The Goodreads Book Tag 2

I still have a ton of blogger tags/awards to get through, and I can’t even claim to be doing them in order.  Today this is the one I’m awake/aware enough to go through, so…

First, I found this on The Writing Hufflepuff’s blog so you should check her out.  She does book reviews mostly and her blog is just set up really neatly.  I use Goodreads a ton, so this is the perfect tag for me.  Please feel free to friend me there if you use it, too!

What was the last book you marked as read?

The Quantum Ghost by Jonathan Ballagh.  I just finished reading it this morning.  Such an excellent mid-grade novel.  I’ve also read and reviewedThe Quantum Door, which was good, too, but Ghost was even better.

What are you currently reading?

I’m currently reading six books, but that number will probably jump back up to seven before I post my State of the Reader update this Wednesday:

  1. Saga Vol. 1 by Brian K. Vaughn and Fiona Staples
  2. A Court of Mist and Fury by Sarah J. Maas
  3. An Ember in the Ashes by Sabaa Tahir
  4. The Legend of Zelda: Hyrule Historia by Patrick Thorpe
  5. The Raven King by Maggie Stiefvater
  6. The Poetic Edda by Anonymous

What was the last book you marked as ‘to read’?

Primitive Mythology by Joseph Cambell, the fist book in his Masks of God series.  I initially had The Power of Myth on there in its stead, but a friend told me that I could just watch the interviews with Bill Moyers, so I threw that on my Amazon wish list.

Continue reading

Question of the Week: 7/17/16

<–Question of the Week: 7/10/16          Question of the Week: 7/24/16–>

The Question of the Week is posted every Sunday and will consist of a question followed by my answer and explanation to the same.  Some questions will only require a simple answer that could potentially be followed by an explanation.  Many questions will be writer oriented, but not all.  Everyone is encouraged to answer in the comments and discussions/follow up questions are more than welcome!

What’s your favorite/most influential non-fiction book?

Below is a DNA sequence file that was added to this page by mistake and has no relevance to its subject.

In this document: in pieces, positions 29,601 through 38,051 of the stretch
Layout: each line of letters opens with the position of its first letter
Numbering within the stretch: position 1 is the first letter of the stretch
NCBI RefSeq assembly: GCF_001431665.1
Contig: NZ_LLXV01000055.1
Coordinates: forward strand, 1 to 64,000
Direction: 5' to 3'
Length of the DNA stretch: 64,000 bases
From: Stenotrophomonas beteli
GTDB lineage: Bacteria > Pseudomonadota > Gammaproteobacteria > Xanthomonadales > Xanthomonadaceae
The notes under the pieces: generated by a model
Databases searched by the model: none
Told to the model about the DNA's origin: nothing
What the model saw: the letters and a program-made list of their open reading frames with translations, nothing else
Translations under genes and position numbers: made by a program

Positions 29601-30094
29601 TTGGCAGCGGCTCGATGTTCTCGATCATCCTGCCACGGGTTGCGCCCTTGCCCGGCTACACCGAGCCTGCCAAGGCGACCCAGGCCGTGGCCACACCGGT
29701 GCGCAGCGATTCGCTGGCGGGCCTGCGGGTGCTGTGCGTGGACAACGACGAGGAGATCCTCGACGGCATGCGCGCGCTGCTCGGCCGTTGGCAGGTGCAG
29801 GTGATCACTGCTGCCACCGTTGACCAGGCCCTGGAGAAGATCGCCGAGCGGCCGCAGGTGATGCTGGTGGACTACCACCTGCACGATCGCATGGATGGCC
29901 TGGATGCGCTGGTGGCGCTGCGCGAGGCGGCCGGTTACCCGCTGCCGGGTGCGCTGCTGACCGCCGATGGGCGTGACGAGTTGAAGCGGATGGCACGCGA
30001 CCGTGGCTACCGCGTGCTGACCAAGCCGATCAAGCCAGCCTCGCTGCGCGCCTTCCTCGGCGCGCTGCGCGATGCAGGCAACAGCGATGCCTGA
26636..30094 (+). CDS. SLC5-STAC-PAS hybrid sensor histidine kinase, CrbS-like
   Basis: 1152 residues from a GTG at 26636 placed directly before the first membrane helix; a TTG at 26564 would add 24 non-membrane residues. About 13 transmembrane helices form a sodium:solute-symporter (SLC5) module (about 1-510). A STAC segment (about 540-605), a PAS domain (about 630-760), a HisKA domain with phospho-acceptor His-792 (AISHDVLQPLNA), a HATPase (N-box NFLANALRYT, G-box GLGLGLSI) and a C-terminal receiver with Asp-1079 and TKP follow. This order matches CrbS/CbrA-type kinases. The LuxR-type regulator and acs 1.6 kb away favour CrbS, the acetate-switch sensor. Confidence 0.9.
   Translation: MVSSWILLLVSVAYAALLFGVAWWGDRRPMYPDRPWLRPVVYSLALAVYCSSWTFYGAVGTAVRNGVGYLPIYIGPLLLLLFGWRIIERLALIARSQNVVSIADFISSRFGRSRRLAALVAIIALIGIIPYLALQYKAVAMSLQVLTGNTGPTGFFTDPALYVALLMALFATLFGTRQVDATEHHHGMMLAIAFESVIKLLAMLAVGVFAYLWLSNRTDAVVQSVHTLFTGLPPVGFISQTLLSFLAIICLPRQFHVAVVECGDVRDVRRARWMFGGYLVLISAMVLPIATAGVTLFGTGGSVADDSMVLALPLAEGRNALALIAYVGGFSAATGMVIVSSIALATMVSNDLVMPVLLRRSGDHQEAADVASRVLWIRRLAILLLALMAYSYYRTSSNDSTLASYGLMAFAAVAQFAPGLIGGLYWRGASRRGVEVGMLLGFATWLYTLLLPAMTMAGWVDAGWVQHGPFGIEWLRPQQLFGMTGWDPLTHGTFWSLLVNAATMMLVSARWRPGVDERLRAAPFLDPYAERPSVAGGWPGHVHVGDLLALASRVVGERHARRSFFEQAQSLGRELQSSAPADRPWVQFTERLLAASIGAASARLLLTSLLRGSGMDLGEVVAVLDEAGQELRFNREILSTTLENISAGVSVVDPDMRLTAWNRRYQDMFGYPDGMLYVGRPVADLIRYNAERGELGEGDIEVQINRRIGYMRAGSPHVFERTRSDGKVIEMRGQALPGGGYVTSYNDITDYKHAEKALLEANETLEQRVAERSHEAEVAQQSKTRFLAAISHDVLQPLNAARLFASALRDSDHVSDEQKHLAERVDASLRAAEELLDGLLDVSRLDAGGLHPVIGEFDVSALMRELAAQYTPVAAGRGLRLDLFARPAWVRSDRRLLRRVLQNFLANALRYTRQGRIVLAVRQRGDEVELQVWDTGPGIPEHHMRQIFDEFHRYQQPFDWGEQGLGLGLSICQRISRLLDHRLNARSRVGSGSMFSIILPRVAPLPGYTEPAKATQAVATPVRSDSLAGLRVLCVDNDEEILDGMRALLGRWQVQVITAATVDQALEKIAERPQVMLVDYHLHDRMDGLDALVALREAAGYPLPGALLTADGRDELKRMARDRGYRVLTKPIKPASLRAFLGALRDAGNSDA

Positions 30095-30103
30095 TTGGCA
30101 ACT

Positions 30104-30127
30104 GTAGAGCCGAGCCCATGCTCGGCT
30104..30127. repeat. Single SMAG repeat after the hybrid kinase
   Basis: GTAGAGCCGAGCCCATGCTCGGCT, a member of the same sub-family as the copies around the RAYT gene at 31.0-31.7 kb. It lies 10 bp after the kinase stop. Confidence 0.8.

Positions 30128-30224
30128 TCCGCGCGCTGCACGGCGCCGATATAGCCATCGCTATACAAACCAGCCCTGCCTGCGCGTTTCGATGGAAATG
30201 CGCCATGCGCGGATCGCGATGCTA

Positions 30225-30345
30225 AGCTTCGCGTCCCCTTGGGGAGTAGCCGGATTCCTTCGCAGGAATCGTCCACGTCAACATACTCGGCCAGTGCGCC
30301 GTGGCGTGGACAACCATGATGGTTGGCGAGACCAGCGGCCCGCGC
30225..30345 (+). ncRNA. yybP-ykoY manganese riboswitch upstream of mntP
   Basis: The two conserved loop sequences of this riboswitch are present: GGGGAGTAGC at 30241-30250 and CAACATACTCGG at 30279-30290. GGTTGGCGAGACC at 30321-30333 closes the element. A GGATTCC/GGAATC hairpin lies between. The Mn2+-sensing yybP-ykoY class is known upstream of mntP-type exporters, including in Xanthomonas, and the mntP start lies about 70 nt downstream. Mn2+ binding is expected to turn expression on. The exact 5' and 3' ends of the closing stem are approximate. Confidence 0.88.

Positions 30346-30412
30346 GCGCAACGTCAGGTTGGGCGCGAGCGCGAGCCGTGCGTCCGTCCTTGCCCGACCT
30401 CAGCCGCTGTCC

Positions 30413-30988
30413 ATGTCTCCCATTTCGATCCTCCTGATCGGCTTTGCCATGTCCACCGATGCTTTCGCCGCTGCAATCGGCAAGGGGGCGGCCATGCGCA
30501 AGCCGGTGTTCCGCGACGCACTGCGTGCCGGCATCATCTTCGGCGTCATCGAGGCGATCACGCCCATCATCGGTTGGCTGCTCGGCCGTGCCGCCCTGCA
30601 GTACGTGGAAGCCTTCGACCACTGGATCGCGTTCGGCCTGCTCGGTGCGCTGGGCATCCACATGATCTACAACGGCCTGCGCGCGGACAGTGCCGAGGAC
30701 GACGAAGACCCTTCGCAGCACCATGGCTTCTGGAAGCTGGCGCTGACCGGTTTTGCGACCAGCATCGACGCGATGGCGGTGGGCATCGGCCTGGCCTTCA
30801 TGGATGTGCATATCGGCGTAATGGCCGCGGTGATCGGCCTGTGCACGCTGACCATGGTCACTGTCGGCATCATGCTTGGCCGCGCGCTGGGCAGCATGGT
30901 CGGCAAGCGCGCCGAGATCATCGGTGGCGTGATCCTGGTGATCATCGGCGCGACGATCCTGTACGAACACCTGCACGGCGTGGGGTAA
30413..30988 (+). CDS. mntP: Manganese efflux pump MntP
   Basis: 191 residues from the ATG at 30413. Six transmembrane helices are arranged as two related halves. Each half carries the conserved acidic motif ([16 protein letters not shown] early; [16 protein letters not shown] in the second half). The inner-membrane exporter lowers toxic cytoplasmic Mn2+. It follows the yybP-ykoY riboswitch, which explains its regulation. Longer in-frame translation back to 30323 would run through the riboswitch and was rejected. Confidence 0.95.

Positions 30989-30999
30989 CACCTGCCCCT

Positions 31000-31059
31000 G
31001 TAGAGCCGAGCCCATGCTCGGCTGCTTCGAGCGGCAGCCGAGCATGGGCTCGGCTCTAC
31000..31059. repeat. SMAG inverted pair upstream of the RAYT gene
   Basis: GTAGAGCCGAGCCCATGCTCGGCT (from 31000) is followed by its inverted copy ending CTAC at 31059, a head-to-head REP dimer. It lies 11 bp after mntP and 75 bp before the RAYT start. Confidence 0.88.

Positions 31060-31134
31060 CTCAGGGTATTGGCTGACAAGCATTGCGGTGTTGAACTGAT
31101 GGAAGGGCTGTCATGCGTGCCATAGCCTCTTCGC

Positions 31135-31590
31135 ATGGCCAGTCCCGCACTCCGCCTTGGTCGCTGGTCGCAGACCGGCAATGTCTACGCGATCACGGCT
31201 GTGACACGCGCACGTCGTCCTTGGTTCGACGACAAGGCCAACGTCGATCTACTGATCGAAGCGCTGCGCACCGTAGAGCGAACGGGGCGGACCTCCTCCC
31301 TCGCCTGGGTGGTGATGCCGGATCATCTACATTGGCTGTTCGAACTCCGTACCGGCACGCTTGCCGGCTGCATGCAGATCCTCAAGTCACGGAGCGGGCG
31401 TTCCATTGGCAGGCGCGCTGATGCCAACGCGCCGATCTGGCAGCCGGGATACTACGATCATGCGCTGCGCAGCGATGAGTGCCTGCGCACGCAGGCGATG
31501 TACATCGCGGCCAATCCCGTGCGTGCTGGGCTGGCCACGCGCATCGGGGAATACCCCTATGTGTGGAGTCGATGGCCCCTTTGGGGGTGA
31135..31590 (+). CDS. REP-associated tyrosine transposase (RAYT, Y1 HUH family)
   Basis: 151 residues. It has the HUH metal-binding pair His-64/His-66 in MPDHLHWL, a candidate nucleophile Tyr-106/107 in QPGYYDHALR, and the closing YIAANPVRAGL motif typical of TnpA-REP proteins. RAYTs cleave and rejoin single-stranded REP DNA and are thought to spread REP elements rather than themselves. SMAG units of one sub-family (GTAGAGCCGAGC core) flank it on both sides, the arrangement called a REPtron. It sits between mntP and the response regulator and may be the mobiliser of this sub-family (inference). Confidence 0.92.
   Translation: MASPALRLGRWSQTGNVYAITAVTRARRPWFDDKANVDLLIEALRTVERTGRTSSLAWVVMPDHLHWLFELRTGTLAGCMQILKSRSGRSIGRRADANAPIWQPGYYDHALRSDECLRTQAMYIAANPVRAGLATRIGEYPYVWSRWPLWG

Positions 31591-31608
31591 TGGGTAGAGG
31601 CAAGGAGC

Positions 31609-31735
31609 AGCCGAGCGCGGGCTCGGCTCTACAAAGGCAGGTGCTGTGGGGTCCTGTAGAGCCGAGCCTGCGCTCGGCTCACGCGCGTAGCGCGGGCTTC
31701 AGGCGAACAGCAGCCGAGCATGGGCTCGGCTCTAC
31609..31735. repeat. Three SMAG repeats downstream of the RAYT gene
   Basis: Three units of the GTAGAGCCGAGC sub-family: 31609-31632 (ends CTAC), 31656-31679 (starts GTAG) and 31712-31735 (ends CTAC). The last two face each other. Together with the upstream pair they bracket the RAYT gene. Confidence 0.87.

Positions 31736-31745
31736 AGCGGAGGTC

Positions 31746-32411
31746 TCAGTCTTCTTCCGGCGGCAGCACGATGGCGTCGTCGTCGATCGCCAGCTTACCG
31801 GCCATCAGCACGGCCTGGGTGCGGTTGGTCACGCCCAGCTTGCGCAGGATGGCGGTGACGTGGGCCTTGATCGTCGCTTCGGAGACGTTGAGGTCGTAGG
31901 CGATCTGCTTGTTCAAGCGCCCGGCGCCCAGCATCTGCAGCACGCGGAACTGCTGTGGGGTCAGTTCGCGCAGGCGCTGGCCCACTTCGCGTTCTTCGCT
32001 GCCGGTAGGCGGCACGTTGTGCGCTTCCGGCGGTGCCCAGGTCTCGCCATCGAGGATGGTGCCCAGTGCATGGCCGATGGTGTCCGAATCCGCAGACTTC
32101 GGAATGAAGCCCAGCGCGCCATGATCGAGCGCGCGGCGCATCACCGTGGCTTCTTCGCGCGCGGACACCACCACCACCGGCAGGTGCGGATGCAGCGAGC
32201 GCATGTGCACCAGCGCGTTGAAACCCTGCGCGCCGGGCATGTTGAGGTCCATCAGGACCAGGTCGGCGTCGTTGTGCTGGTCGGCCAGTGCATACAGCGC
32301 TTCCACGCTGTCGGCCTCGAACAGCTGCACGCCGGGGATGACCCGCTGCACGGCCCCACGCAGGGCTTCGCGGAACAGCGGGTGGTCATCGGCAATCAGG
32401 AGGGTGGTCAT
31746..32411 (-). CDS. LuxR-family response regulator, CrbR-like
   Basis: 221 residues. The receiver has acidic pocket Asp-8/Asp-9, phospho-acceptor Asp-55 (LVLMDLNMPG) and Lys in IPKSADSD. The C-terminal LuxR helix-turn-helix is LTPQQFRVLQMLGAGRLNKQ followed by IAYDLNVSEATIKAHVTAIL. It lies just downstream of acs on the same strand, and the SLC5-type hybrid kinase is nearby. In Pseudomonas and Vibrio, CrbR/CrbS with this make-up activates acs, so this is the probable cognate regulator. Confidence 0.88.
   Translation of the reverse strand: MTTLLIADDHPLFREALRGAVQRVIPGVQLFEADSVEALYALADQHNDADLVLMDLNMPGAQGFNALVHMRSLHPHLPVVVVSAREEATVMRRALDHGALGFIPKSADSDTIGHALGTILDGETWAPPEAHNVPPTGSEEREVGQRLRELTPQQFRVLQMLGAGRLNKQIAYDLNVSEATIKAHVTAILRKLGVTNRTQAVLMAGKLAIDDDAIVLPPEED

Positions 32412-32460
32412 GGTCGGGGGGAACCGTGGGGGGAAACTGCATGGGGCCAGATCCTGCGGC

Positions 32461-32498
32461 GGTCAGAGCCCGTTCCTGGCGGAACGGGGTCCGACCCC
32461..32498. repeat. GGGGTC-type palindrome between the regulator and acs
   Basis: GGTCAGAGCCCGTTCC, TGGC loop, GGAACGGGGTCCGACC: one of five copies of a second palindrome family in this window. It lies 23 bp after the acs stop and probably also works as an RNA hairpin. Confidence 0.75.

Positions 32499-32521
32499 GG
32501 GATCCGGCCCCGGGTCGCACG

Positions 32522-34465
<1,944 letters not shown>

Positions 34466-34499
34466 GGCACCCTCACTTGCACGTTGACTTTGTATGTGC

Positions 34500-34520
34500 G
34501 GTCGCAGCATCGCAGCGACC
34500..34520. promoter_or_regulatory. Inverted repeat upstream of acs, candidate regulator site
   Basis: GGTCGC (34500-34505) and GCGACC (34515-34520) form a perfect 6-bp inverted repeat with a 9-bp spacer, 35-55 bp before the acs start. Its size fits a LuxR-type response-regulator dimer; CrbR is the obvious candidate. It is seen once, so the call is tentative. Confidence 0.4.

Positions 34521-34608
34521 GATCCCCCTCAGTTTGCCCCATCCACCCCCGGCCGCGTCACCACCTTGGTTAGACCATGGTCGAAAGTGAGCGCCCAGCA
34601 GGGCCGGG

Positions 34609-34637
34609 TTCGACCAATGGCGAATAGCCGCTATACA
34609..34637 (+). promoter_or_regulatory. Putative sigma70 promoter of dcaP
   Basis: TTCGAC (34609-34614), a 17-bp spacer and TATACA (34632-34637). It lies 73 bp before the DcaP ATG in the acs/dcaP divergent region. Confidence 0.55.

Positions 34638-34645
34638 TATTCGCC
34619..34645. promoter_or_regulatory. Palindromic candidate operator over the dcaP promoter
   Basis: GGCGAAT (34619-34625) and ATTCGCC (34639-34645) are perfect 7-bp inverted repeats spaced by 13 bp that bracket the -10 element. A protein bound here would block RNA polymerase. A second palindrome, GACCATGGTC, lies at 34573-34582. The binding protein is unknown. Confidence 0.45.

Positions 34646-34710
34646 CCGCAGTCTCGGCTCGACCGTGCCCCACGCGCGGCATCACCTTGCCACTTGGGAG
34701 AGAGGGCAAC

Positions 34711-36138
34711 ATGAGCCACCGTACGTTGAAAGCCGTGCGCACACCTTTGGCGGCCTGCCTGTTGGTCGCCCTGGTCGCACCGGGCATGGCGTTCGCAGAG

Joseph Campbell’s The Hero With a Thousand Faces.

The Hero’s Journey is a universal motif found in stories and narratives across genres, media, and the ages.  It’s hard for me to express how influential and magnificent this volume is, but I consistently assert it’s something everyone should read, especially those of us involved or interested in creative projects.  It solidifies many of my ideas about the universality of stories and how there are ties that bind them all together, connected by motifs, tropes, and paradigms that feed off both the zeitgeist and collective unconscious.

This book is one of the best sources of connectivity I’ve ever found. It prompted me make this macro using the hero’s path quote, words that will never cease in their resonance.

“…we have not even to risk the adventure alone;
for the heroes of all time have gone before us;
the labyrinth is thoroughly known;
we have only to follow the thread of the hero-path.
And where we had thought to find an abomination,
we shall find a god; where we had thought to slay another:
we shall slay ourselves; where we had thought to travel outward,
we shall come to the center of our own existence;
and where we had thought to be alone,
we shall be with all the world.”

I can with almost complete certainty say that this is my favorite quote of all time, and Hero has been one of the most influential and useful volumes to me as a writer.  I have plans to read more of his work such as The Power of Myth and Primitive Mythology (though I have some trepidation about what that might entail).

What’s your favorite and/or most influential non-fiction book?  How has it helped you with endeavors (creative or otherwise)?

I look forward to your answers in the comments!

<–Question of the Week: 7/10/16          Question of the Week: 7/24/16–>